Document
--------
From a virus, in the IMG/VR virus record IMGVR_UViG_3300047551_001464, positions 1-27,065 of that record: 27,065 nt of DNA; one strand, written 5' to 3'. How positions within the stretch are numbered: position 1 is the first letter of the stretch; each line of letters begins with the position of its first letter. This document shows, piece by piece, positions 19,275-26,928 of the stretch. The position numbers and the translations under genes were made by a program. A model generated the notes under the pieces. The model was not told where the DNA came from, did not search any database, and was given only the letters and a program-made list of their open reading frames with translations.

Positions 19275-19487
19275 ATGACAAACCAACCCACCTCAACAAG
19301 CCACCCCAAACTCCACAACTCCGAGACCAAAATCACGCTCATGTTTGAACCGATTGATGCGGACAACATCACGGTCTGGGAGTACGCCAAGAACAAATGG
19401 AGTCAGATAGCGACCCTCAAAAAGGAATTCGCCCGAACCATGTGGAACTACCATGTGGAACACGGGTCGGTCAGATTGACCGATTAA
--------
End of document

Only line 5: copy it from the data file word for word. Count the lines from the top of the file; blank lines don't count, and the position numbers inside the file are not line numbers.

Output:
19401 AGTCAGATAGCGACCCTCAAAAAGGAATTCGCCCGAACCATGTGGAACTACCATGTGGAACACGGGTCGGTCAGATTGACCGATTAA